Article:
1. Create a bar graph using two different colors to represent the male and female categories. Use age to categorize and graph the average BMI. You only need to do a bar graph for BMI. This should be a histogram where the data is grouped by the category (age). So each bar should represent the average BMI value for a range of ages (such as 30 - 40). We should be able to see from this graph the relative ages that have the largest BMI.
2. Create a Pie chart to represent the age bracket of participants showing what percent of participants are within each age bracket. So each slice of the pie should graphically represent the percentage of the total sample lie within a specific age range (such as 20-30).
3. Compare males and females Diastolic blood pressure, only the blood pressure. Support your results by including all measures of central tendencies and measures of dispersion that we have covered in this course (6 different measures).
The first question is to make a histogram with bars for men and women (there are several examples of frequency distributions and histograms in section 12.1). The data for men and women should be on one graph. You should be using all the data points for the variable you were asked to graph.
For a vertical column/bar graph, the vertical scale will be the average value of the variable you are graphing. That means the height of the bar is the average for the variable you are given for men and the average for that variable for women for each age bracket that you break your data down into.
The horizontal axis lists the age categories that you use to classify the data. In other words, you put your data into a grouped frequency distribution and the age groups are your classes. However, instead of frequency for each class you have an average for men and an average for women in that class.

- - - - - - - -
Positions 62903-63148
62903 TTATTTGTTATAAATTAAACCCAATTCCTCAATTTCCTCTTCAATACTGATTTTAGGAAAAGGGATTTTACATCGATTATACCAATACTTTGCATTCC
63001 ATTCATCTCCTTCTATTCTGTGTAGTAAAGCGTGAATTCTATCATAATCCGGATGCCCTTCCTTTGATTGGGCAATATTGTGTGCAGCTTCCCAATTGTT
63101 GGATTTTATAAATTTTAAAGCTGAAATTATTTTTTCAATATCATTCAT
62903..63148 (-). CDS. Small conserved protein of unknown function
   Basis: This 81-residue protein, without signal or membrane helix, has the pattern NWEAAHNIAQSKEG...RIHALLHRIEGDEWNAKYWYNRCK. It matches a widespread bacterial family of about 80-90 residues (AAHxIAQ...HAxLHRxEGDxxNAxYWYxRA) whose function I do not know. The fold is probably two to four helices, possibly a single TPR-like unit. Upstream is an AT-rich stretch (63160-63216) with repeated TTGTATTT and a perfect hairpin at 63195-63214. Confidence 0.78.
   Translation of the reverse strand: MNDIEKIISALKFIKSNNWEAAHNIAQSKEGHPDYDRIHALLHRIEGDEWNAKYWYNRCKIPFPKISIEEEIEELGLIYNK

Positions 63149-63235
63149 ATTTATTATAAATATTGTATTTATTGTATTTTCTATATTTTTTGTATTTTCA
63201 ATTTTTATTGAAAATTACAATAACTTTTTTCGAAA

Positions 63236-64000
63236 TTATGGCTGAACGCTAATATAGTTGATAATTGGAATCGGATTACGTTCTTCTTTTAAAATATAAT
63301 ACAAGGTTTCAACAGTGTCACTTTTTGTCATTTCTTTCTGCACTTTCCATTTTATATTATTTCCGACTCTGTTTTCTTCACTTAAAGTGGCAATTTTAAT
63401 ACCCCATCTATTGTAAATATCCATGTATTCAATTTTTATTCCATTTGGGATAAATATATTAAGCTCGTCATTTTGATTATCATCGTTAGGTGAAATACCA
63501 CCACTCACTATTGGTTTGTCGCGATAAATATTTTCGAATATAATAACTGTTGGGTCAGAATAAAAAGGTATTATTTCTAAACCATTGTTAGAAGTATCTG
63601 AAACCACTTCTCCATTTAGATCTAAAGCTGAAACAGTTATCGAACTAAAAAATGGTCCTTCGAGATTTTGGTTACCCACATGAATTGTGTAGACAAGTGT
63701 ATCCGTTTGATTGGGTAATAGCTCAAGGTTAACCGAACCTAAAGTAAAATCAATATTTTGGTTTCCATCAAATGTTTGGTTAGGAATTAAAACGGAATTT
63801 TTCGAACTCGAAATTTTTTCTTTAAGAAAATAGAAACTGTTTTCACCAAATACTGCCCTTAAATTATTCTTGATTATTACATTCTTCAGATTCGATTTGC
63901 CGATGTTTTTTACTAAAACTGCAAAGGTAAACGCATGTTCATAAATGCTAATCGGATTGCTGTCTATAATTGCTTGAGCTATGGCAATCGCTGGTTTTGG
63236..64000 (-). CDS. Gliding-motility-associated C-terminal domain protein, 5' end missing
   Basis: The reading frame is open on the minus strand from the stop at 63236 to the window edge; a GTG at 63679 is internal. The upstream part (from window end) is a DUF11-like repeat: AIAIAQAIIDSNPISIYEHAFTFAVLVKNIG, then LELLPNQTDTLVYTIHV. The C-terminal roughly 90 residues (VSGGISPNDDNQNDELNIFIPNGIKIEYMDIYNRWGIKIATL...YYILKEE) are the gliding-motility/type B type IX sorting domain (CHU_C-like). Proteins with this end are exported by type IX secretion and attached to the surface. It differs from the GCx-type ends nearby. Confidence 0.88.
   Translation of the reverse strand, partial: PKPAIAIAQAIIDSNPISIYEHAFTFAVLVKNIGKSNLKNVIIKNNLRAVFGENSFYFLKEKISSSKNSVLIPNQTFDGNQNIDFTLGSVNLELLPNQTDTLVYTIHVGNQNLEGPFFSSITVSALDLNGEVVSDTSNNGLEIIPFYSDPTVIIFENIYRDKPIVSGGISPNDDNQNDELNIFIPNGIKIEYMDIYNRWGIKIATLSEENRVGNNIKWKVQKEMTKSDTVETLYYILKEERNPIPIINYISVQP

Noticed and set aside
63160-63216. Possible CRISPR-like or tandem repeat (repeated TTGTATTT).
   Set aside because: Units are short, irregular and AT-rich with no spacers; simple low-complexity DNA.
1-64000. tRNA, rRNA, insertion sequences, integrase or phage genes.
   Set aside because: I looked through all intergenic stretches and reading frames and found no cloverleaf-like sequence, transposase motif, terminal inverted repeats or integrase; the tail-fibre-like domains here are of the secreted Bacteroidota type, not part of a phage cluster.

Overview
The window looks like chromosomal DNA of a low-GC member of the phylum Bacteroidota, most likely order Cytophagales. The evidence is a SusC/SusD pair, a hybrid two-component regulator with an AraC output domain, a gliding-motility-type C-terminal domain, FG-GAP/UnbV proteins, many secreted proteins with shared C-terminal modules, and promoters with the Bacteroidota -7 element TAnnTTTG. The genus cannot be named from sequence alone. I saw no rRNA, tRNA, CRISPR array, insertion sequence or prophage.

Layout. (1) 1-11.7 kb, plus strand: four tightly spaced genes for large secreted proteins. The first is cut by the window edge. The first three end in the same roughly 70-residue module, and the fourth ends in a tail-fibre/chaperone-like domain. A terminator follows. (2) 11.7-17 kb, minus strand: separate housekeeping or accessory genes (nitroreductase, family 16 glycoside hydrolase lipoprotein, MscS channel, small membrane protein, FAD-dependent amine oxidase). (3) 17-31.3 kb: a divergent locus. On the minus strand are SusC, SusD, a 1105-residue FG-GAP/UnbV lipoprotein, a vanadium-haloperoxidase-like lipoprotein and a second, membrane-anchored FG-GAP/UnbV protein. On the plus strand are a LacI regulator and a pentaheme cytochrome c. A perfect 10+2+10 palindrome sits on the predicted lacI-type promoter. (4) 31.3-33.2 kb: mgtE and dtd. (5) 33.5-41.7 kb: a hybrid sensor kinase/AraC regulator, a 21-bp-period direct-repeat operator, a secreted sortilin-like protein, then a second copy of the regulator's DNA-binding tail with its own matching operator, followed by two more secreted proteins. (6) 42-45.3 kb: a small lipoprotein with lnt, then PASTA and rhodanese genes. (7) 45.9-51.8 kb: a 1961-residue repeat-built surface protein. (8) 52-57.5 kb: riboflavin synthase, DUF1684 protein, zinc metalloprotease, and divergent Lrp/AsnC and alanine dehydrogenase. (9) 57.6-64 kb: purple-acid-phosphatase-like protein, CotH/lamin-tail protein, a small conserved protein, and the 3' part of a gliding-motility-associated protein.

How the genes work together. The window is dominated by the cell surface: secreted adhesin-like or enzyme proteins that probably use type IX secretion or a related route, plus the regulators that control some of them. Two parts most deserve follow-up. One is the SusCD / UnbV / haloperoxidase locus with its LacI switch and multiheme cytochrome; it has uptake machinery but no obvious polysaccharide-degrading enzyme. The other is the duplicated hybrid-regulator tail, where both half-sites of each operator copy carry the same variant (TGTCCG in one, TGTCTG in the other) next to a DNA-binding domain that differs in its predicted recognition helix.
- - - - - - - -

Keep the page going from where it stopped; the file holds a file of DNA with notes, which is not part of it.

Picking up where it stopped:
Your final graph should be two bars for each class. One bar represents the average of the variable for women in that age group and the second bar represents the average of the variable for men in that age group.
Your overall graph should allow you to see trends for men and women separately for your category as age increases. Your graph should also allow you to compare men and women for your variable for each age group you broke your data into. You should not have a single bar for every data point.
Section 12.1 of the text reviews how to create frequency distributions and histograms. There is a good tutorial on making histograms in excel here:
The second question is to make a pie chart. The pieces of a pie chart, if represented in %'s, should add up to 100%. For reference, there is a fancy pie chart on Page 685, #35 (just for reference). For the pie chart, you should also be using all the data points for the variable you were asked to graph.
Forget about men and women, this is a new problem. Take the data for your variable and put all men and women together in a single set of data for that variable. Now, build a frequency distribution for that variable and then build a pie chart to represent the number of data points in each class that you broke the data into.
Your final pie chart should clearly show that the larger slices represent the most common group within your data set and the smaller slices represent the more rare values in your data set. You should not have a single slice for each data point.
*hint - If you are not familiar with Excel, you might Google something such as "How do I build a pie chart in excel?" Also, there is a tutorial on making pie charts in excel here:
The third question is to determine the 6 statistics of central tendency and dispersion for your data, one set of men, one set for women, then compare these results.
You should have a list of all of the central tendency values for women and all the central tendency values for men as well as all the dispersion values for women and all the dispersion values for men. Then, you should have a sentence, paragraph, page... whatever it takes to compare the two groups using the values you came up with. For example, are men higher/lower/same as women? Use your results to support this conclusion.
*hint - you can look at the PowerPoint slides for this chapter to see what the measures of central tendency and dispersion are. One of the first slides will say central tendency and list each measure and in the other slideshow it will say dispersion and list the measures.
If you have difficulty making graphs in excel, I would recommend ‘googling' how to make graphs, or pie charts, or histograms in excel. There are many sites that will walk you thru it.